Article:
House of Suns

April 29, 2008

House of Suns, by Alastair Reynolds


House of Suns, by Alastair Reynolds.


Sprawling, epic sci-fi set something like six million years into the future, House of Suns is, somewhat ironically, about the legacy of mistakes of the past. It follows the fortunes of a guild, or ‘Line’, of people known as shatterlings: clones of a single person created in the distant past whose sole raison d’être is to wander the infinity of known space watching human civilization rise, fall, diversify and mutate, and to meet every two hundred thousand years to share these experiences. Effectively godlike voyeurs, the shatterlings of the Gentian Line live by gathering the memories of their fellows, including every new technological and genetic advantage, functioning as a kind of benevolent hive-mind, loath to interfere in human development because they believe they are beyond that, but always intensely curious as to how everything is progressing.

Until someone — or something — starts killing off individual shatterlings…

This is a novel of many parts, and some of them are stunning: the incredibly surreal and conceptually stunning Vigilance, the form of interrogation called ‘sectioning’, the baroque and art deco Machine People, the various starcraft used, the ideas of trove collections and memory strands and the whole, epic, grandiose nature of the ideas behind the shatterling groups themselves. It is, however, quite sprawling, as I mentioned at the start, and occasionally in this sprawl of mad ideas, hard science and futuregasming a few things seem a little lost: what really did happen to Meninx, for example? Why, if we’re so far into the future, does so much of the technology used seem so recognisable? And it’s a little unfortunate that occasionally some of the bigger issues happen off-screen or are only alluded to (the predecessor Machine culture… and its predecessor as well).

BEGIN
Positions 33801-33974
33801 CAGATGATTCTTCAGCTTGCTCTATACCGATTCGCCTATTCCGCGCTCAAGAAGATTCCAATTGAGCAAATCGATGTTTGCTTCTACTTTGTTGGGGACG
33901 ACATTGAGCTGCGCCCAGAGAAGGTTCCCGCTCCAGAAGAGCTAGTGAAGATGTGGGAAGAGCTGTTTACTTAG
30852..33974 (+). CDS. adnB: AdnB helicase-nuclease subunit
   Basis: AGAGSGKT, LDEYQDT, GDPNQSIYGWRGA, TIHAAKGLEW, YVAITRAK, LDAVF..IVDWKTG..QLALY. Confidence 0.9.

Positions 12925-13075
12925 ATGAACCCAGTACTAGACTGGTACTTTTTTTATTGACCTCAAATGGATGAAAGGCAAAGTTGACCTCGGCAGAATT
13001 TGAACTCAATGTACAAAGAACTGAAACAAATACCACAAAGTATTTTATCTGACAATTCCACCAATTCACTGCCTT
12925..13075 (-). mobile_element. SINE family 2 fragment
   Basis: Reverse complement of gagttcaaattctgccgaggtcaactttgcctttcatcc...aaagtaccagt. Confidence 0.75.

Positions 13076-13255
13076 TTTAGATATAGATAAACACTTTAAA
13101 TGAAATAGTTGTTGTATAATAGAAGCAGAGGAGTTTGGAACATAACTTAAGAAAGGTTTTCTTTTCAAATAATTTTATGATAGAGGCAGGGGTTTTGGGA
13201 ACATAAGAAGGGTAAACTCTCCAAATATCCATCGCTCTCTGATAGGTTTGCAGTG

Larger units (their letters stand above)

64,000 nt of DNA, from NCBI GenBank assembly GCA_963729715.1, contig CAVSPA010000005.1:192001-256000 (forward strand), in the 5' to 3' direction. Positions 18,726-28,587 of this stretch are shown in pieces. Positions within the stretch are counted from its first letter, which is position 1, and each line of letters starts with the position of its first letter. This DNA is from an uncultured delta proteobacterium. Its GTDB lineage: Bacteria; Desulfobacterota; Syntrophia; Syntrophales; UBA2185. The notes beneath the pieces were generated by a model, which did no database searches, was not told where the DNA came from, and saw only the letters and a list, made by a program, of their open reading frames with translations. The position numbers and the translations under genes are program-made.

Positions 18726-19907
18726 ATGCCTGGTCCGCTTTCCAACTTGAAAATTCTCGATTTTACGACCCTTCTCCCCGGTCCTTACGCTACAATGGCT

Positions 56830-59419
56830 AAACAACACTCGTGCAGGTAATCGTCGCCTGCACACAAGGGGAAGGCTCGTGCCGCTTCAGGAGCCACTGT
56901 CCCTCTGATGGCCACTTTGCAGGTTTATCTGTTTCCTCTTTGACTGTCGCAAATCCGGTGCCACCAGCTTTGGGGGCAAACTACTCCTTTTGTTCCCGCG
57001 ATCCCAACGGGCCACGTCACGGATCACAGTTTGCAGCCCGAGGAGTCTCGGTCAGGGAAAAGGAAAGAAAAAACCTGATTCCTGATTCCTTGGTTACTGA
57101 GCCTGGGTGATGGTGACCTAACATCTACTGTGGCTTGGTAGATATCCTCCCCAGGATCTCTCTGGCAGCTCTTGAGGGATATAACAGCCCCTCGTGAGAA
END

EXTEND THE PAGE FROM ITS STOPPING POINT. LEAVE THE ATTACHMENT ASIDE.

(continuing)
Still, minor flaws which didn’t really spoil my enjoyment at all. Riveted from start to finish and wish it were longer. In some ways I’d class it as experimental Reynolds — him stretching his wings and moving away a little from what he’s been more comfortable with in the past — and for that I can easily forgive him the occasional aforementioned dissonance. I would rank it just behind his excellent The Prefect and the utterly wonderful Pushing Ice (which I rank most things behind, actually: it’s probably in my Top Ten favourite books, that one), but still recommend it hugely: it tries very hard and, in all the ways that matter, succeeds splendidly.



Line War, by Neal Asher


Line War, by Neal Asher.